XronoMorph: Polygon - Loop generator


(GUEST:::El°HYM) #1

XronoMorph: Loop generator

XronoMorph is a free OS X and Windows app for creating multilayered rhythmic and melodic loops (hockets). Each rhythmic layer is visualized as a polygon inscribed in a circle, and each polygon can be constructed according to two different mathematical principles: perfect balance and well-formedness (aka MOS). These principles generalize polyrhythms, additive, and Euclidean rhythms. Furthermore, rhythms can be smoothly morphed between, and irrational rhythms with no regular pulse can also be easily constructed. XronoMorph subsumes the earlier MeanTimes app described in Milne, A. J. and Dean, R. T. (2016). Each polygon can play an independent sound, and XronoMorph comes with a useful selection of samples to play the rhythms. Alternatively, you can load your own VST or AU plugins, or send MIDI to an external software or hardware synth. The rhythmic loops can be saved as presets within XronoMorph; they can also be saved as Scala scale tuning files, which means XronoMorph can be used as a tool for designing well-formed (MOS) and perfectly balanced microtonal scales.

Perfectly balanced and well-formed rhythms

The mathematical principles utilized by XronoMorph are perfect balance and well-formedness (MOS). Perfect balance is a generalization of the polyrhythms found in many African and jazz musical traditions. A rhythm is perfectly balanced when the mean position (centre of gravity) of all its rhythmic events, when arranged on a circle, is the centre of that circle. Well-formedness is a generalization of the additive rhythms found in aksak (Balkan), sub-Saharan African, and progressive rock musical traditions. Well-formed rhythms contain no more than two interonset intervals, arranged as evenly as possible. WF rhythm are typically nested by faster WF rhythms, which in combination form complex interlocking rhythmic hierarchies.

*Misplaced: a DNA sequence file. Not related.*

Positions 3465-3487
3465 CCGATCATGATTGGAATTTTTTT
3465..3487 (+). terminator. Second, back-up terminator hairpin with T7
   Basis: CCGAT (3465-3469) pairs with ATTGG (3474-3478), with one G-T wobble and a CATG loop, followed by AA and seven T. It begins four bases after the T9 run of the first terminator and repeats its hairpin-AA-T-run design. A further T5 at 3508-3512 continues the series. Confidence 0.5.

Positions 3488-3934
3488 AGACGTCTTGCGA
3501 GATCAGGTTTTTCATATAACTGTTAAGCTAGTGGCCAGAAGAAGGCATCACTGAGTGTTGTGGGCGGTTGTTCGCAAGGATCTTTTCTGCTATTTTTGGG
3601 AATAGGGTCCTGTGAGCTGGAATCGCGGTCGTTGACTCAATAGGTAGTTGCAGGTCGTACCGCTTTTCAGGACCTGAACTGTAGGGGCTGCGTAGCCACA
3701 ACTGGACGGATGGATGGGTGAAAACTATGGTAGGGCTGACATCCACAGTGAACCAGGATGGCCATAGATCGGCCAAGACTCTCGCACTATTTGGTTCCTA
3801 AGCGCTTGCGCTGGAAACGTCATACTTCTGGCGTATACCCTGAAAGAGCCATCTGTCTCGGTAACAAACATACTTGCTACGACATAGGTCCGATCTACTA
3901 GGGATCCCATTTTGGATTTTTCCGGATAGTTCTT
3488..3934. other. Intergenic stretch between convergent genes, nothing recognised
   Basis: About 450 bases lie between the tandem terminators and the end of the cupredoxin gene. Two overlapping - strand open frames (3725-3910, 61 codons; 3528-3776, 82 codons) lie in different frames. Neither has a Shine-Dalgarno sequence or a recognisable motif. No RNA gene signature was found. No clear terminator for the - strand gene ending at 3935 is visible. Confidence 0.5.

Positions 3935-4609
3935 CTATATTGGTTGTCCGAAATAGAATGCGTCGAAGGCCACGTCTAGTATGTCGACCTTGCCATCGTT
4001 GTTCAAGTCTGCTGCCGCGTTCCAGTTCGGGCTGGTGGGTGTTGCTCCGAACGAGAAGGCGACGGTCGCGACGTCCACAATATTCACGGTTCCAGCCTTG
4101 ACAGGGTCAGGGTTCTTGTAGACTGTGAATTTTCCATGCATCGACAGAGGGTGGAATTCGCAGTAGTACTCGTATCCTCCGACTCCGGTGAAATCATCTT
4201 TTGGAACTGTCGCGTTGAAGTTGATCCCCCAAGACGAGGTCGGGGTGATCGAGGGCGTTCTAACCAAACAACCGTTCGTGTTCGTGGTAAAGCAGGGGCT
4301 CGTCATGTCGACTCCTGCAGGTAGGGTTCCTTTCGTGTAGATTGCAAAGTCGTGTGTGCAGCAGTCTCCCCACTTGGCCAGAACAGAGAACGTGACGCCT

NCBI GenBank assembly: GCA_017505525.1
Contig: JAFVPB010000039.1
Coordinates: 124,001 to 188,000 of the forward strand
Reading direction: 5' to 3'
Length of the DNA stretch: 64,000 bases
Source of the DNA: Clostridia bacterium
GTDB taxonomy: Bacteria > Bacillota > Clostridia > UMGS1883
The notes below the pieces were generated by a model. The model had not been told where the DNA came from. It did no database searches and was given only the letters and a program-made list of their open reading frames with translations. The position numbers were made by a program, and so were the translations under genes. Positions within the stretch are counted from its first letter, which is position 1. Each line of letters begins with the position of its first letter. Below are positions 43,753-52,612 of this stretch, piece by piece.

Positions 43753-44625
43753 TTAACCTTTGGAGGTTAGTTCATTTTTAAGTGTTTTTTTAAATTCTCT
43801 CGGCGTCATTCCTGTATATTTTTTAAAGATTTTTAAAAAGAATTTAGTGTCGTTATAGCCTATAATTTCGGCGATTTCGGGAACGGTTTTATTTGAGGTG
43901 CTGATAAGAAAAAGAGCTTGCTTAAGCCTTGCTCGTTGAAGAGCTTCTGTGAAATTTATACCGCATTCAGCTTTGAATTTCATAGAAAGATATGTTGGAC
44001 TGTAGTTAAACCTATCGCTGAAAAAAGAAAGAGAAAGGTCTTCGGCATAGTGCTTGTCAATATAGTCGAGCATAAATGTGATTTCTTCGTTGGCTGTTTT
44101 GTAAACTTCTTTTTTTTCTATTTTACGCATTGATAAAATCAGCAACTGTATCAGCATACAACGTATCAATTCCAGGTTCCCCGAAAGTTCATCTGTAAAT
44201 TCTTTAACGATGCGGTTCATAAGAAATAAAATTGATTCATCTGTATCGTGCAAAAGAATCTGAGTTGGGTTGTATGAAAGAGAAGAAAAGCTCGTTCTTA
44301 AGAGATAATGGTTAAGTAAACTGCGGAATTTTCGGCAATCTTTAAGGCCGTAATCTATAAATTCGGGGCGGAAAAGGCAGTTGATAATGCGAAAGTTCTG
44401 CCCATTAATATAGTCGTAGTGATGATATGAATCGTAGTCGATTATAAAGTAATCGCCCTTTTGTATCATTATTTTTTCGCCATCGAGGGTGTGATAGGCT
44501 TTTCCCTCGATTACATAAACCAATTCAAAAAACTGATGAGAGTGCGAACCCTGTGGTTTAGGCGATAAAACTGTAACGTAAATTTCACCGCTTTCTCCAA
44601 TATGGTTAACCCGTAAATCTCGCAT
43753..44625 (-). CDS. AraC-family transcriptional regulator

#enjoy

:walkman:


(James Britt / Neurogami) #2

Thanks!


(danoise) #3

The rhythmic loops can be saved as presets within XronoMorph; they can also be saved as Scala scale tuning files, which means XronoMorph can be used as a tool for designing well-formed (MOS) and perfectly balanced microtonal scales.

Hey, that’s interesting. I always did imagine microtonality as being something which could somehow be inscribed in a circle…


(random) #4

i miss the E-909 Euclidean Rhythm Web-Side Composer (best Metronom i ever tried) the HP is sadly dowm

http://www.groovemechanics.com/euclid/

another nice Euclidean Sequenser written with Flash

http://www.hisschemoller.com/blog/2011/euclidean-rhythms/

euclidean_patterns.jpg

Infos:

http://cgm.cs.mcgill.ca/~godfried/publications/banff.pdf


(dblue) #5

i miss the E-909 Euclidean Rhythm Web-Side Composer (best Metronom i ever tried) the HP is sadly dowm

The Wayback Machine got you covered, mate! :slight_smile:

http://web.archive.org/web/20171114195923/http://www.groovemechanics.com/euclid/


(random) #6

Wow !! thank you very much dblue !!!


(Paul Buck) #7

Xronomorph looks very interesting. There’s a point in the YouTube video that sounds like ELPs Tarkus. That made me like it even more. :slight_smile: